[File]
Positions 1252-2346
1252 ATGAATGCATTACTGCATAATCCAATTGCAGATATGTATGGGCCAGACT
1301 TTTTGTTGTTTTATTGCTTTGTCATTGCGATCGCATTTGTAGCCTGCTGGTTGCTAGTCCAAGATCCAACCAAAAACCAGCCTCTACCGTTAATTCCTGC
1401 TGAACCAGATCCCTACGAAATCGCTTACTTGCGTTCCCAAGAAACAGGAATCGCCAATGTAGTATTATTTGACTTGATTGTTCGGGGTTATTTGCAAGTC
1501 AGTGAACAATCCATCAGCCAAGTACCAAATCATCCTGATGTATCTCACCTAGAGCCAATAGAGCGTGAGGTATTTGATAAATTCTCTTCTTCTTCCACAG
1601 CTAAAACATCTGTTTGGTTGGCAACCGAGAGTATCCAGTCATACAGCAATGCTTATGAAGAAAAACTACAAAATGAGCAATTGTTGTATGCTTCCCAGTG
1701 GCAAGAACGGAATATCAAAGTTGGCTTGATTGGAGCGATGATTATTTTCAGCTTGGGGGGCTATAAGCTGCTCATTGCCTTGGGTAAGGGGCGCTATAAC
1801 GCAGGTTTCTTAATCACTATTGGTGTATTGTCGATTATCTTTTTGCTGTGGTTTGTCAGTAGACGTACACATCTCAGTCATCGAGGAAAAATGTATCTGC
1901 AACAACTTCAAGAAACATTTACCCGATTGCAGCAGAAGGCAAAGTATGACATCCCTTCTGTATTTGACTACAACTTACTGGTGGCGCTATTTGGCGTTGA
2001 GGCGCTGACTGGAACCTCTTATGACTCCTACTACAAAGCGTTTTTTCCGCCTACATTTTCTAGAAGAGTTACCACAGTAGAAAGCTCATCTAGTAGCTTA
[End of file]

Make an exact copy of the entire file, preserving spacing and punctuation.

Positions 1252-2346
1252 ATGAATGCATTACTGCATAATCCAATTGCAGATATGTATGGGCCAGACT
1301 TTTTGTTGTTTTATTGCTTTGTCATTGCGATCGCATTTGTAGCCTGCTGGTTGCTAGTCCAAGATCCAACCAAAAACCAGCCTCTACCGTTAATTCCTGC
1401 TGAACCAGATCCCTACGAAATCGCTTACTTGCGTTCCCAAGAAACAGGAATCGCCAATGTAGTATTATTTGACTTGATTGTTCGGGGTTATTTGCAAGTC
1501 AGTGAACAATCCATCAGCCAAGTACCAAATCATCCTGATGTATCTCACCTAGAGCCAATAGAGCGTGAGGTATTTGATAAATTCTCTTCTTCTTCCACAG
1601 CTAAAACATCTGTTTGGTTGGCAACCGAGAGTATCCAGTCATACAGCAATGCTTATGAAGAAAAACTACAAAATGAGCAATTGTTGTATGCTTCCCAGTG
1701 GCAAGAACGGAATATCAAAGTTGGCTTGATTGGAGCGATGATTATTTTCAGCTTGGGGGGCTATAAGCTGCTCATTGCCTTGGGTAAGGGGCGCTATAAC
1801 GCAGGTTTCTTAATCACTATTGGTGTATTGTCGATTATCTTTTTGCTGTGGTTTGTCAGTAGACGTACACATCTCAGTCATCGAGGAAAAATGTATCTGC
1901 AACAACTTCAAGAAACATTTACCCGATTGCAGCAGAAGGCAAAGTATGACATCCCTTCTGTATTTGACTACAACTTACTGGTGGCGCTATTTGGCGTTGA
2001 GGCGCTGACTGGAACCTCTTATGACTCCTACTACAAAGCGTTTTTTCCGCCTACATTTTCTAGAAGAGTTACCACAGTAGAAAGCTCATCTAGTAGCTTA